The iconic French pastry you should bake for New Year’s party


By Claire Saffitz, The New York Times

When I think of French pastry — before eclairs, before madeleines, before even the croissant — I think of Paris-Brest. For me, it occupies a special status in the pastry pantheon, simply because I find it incomparably delicious.

Invented in 1910 by pastry chef Louis Durand, Paris-Brest was named for a bike race that runs between Paris and the port city of Brest, in northwest France. It was even designed to resemble a bike wheel, with its ring of pate a choux, or cream puff dough, split horizontally and filled with a praline mousseline. The end result is a study in contrasts, with its juxtaposition of crispy choux and silky filling.

Like many other French pastries, Paris-Brest requires several steps and components, but the entire process can be broken down into manageable parts that can — and should — be done ahead of time. The finished pastry is a showpiece, so make it when you really want to show off (and feed a group).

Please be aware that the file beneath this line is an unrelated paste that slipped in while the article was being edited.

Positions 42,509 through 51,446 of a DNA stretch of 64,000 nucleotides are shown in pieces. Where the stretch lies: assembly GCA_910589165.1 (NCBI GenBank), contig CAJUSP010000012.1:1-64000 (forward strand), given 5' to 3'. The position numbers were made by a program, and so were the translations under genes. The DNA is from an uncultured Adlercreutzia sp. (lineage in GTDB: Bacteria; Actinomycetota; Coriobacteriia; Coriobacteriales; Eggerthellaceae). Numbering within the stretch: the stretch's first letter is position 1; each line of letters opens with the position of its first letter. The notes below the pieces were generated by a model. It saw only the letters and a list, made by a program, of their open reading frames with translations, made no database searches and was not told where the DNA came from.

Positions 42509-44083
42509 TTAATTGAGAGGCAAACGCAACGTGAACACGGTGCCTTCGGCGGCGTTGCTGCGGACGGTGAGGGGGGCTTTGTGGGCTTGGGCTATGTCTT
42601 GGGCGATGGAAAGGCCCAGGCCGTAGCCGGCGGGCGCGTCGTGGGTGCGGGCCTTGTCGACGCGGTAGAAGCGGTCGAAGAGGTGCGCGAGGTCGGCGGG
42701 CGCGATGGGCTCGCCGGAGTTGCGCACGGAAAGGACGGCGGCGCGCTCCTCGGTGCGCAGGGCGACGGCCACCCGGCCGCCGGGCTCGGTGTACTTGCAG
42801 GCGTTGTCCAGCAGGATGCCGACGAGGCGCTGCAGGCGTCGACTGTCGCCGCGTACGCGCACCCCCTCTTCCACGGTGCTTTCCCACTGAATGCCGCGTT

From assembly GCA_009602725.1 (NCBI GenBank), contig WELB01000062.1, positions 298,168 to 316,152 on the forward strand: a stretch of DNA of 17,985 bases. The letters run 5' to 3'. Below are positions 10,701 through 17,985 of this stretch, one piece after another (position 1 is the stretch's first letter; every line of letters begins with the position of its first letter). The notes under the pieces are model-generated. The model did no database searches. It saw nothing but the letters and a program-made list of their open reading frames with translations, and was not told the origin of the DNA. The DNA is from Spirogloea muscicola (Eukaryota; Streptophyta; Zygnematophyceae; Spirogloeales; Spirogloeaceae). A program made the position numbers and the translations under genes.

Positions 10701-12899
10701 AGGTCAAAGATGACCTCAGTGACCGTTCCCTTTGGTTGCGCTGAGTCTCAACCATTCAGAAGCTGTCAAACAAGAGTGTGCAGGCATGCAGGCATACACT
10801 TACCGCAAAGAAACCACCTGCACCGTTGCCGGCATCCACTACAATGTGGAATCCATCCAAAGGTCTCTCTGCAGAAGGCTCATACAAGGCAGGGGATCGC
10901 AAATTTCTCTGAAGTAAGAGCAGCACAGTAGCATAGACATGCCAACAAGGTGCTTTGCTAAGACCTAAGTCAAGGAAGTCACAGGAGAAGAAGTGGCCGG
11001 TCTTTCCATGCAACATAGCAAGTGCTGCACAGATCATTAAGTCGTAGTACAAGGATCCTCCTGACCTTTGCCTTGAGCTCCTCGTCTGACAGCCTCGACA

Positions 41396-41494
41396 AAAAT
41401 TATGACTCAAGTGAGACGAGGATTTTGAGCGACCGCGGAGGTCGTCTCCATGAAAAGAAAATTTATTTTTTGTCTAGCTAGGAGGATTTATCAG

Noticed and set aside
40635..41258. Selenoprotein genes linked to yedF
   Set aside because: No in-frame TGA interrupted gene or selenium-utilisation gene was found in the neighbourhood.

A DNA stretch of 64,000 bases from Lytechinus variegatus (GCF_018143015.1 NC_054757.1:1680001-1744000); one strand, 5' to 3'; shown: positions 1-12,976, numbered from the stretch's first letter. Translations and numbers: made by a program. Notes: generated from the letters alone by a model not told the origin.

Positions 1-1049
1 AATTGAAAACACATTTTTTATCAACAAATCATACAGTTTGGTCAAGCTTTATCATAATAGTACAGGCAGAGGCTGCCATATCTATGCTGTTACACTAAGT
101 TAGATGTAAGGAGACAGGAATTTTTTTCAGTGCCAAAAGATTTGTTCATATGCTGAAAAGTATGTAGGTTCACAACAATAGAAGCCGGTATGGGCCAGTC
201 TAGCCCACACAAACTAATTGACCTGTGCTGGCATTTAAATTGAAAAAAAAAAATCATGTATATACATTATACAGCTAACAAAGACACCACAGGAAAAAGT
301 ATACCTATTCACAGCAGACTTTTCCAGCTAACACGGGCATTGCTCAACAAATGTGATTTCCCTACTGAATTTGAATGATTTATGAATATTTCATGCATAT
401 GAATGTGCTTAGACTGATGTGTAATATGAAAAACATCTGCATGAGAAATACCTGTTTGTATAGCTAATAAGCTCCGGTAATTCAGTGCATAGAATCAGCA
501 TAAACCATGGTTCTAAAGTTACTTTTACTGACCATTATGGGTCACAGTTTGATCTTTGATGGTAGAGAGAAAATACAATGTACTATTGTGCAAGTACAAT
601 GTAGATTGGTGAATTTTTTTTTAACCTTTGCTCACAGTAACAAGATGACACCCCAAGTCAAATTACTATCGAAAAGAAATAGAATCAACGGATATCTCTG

The first step is to make the praline, a ground mixture of caramel and nuts (typically a 50-50 mix of hazelnuts and almonds). Homemade praline paste tends to be grainier than store-bought, which is hard to find outside France. To ensure my homemade praline paste is as smooth as possible, I coat toasted hazelnuts in a dark caramel, then crush the mixture and combine it with smooth almond butter in a food processor. The almond butter jump-starts the grinding, reducing the amount of the work for the food processor and producing less grit. You can make the praline weeks in advance; just store it in the fridge to prevent rancidity and stir it well before using to reincorporate the oils.

Next is the mousseline: You first make a pastry cream, which is basically a vanilla pudding. It’s cooked on the stovetop until thick and bubbling. (Make sure the mixture comes to a boil, whisking all the while, to activate the cornstarch.) After being chilled for several hours, the pastry cream is whipped with the praline paste and room-temperature butter until light and smooth to help the mousseline to hold its shape, so you can pipe it into beautiful swirls inside the pastry ring.


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